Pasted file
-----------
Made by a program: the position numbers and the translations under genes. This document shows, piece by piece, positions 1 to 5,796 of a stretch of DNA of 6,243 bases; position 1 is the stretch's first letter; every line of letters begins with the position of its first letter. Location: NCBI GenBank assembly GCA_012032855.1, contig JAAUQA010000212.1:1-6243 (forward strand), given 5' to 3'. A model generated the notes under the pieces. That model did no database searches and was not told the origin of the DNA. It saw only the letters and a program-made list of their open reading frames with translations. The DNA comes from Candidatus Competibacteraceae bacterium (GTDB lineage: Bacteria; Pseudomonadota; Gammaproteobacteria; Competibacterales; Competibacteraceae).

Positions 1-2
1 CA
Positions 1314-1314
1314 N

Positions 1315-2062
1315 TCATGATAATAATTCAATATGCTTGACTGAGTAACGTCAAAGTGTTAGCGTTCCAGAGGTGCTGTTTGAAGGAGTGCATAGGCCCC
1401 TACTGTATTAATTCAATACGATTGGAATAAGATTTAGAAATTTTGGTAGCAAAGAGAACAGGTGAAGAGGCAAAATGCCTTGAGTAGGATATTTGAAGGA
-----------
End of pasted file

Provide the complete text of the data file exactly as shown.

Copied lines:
Made by a program: the position numbers and the translations under genes. This document shows, piece by piece, positions 1 to 5,796 of a stretch of DNA of 6,243 bases; position 1 is the stretch's first letter; every line of letters begins with the position of its first letter. Location: NCBI GenBank assembly GCA_012032855.1, contig JAAUQA010000212.1:1-6243 (forward strand), given 5' to 3'. A model generated the notes under the pieces. That model did no database searches and was not told the origin of the DNA. It saw only the letters and a program-made list of their open reading frames with translations. The DNA comes from Candidatus Competibacteraceae bacterium (GTDB lineage: Bacteria; Pseudomonadota; Gammaproteobacteria; Competibacterales; Competibacteraceae).

Positions 1-2
1 CA
Positions 1314-1314
1314 N

Positions 1315-2062
1315 TCATGATAATAATTCAATATGCTTGACTGAGTAACGTCAAAGTGTTAGCGTTCCAGAGGTGCTGTTTGAAGGAGTGCATAGGCCCC
1401 TACTGTATTAATTCAATACGATTGGAATAAGATTTAGAAATTTTGGTAGCAAAGAGAACAGGTGAAGAGGCAAAATGCCTTGAGTAGGATATTTGAAGGA